Thrifty Thursdays: Make Your Own Bread in Five Minutes (and Three Hours)

bread machine breadHave you ever woken up to the smell of freshly baked cinnamon raisin bread? Or come down in the middle of the afternoon from working in your home office to the scent of a loaf of country white bread wafting through the first floor? I have. Frequently.

No, I don’t live above a bakery. I have a bread machine.

It makes delicious, fresh bread for much less than I’d pay for it at the store. I’ve never done a cost break down, but I’m going to guess that for my basic white bread, it costs about $1 a loaf. And, the average loaf takes me less than five minutes to throw together, plus the three hours or so that it takes the machine to do its magic.

My bread machine also has a dough cycle. That means that I can still bake bread in my oven if I want, but the bread machine will do all the mixing and kneading for me. It comes in handy when I’m making pizza dough.

“Sure,” you’re thinking, “making bread doesn’t cost a lot in a bread machine, but what about the machine itself? Won’t it cost a fortune?”

Well, yes, some bread machines cost a lot of money. But they don’t have to. I bought mine several years ago for $30 at an outlet store. It was refurbished. It’s worked great for years. It doesn’t have some of the bells and whistles on it that some newer, expensive models have, but it still bakes a mean loaf of Sally Lunn. There are other ways you can get a bread machine without spending hundreds of dollars.

  • Check out local thrift stores. Last time I was at my local Good Will store I saw several bead machines in the appliance section.
  • Put a request out on Freecycle. Freecycle is a website where people can list items they don’t want anymore and people who live in their area can e-mail them and request the item. You can also ask for items they would like on Freecycle. If someone has the item sitting and collecting dust, they just may give it to you.
  • Send out an e-mail request to friends and family. You never know who may have gotten a bread machine as a wedding or other gift and still has it sitting unopened in the box.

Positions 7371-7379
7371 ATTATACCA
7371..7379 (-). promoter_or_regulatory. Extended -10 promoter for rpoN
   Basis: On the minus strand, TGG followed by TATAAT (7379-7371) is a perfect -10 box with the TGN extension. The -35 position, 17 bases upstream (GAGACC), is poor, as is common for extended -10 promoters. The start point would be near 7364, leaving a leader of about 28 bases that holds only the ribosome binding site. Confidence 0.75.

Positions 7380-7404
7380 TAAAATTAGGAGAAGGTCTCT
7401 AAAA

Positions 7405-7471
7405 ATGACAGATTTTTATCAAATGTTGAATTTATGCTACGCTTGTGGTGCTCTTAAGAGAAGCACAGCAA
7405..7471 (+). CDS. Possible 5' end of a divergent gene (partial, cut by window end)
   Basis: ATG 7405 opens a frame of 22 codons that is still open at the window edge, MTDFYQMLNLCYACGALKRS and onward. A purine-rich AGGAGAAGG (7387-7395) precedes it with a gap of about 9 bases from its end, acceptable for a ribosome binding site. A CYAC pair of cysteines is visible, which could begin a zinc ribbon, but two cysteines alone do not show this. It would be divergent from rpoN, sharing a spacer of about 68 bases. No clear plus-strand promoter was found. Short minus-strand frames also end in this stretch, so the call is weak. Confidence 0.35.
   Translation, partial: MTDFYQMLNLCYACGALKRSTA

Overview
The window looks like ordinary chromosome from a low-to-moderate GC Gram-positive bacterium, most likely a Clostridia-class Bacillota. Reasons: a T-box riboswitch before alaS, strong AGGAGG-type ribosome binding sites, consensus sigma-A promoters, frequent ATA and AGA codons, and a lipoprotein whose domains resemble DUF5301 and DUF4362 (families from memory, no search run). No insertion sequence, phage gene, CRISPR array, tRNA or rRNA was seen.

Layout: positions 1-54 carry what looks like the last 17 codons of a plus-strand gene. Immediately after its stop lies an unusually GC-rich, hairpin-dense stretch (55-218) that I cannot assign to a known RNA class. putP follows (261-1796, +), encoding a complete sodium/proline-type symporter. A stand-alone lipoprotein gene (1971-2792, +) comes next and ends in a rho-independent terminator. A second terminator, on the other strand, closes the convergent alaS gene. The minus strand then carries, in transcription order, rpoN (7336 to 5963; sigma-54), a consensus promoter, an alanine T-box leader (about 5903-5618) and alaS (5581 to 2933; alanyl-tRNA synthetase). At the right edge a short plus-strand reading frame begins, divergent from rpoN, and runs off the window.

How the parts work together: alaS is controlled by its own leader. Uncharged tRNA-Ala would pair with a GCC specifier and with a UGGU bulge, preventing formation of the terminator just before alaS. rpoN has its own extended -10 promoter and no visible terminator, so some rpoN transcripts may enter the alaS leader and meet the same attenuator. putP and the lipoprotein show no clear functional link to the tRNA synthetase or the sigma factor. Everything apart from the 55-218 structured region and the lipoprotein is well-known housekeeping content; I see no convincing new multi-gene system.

• Check Craigslist or eBay for ones that are for sale.

Even if you have to pay a little bit for your bread machine, it will eventually pay for itself in savings. Plus, you can control the ingredients that you put in the bread. There will be no preservatives, high fructose corn syrup, or partially hydrogenated oils in your homemade bread. It’s easy to make your bread all natural – all organic if that’s what you prefer.

My go-to cookbook for my bread machine is The Bread Machine Cookbook (catchy title, huh?) by Donna Rathmell German. But you don’t even need to invest money in a cookbook to find great bread machine recipes. Many recipe websites like allrecipes.com have sections devoted to bread machines.

Someday, I’d like to try my hand at making bread the old fashioned way – completely by hand. But right now, my life doesn’t allow me the time to do that. But my bread machine allows me to have fresh, delicious, healthy, inexpensive bread every day, and I don’t have to run out to the grocery store to get it.

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About the Author

Robin and her family began to take a look at how their actions affected the environment a couple years ago when her son (who was six at the time) wanted to know why they were killing the earth with their SUV. They traded in the SUV for a hybrid, and Robin began educating herself and making small changes in how the family did every day things. She also began to write about those changes for various magazines, websites and blogs including her own blog www.alittlegreenereveryday.com. She is committed to sharing what she learns about sustainability and being green because she believes that if she can make these changes, anyone can. Robin holds a B.S. in Bible from Philadelphia Biblical University and a K-12 English teaching certification from Rowan University. She taught high school English before leaving that career to raise her two sons. She now has a successful freelance writing career, writing about many things green and a variety of other topics.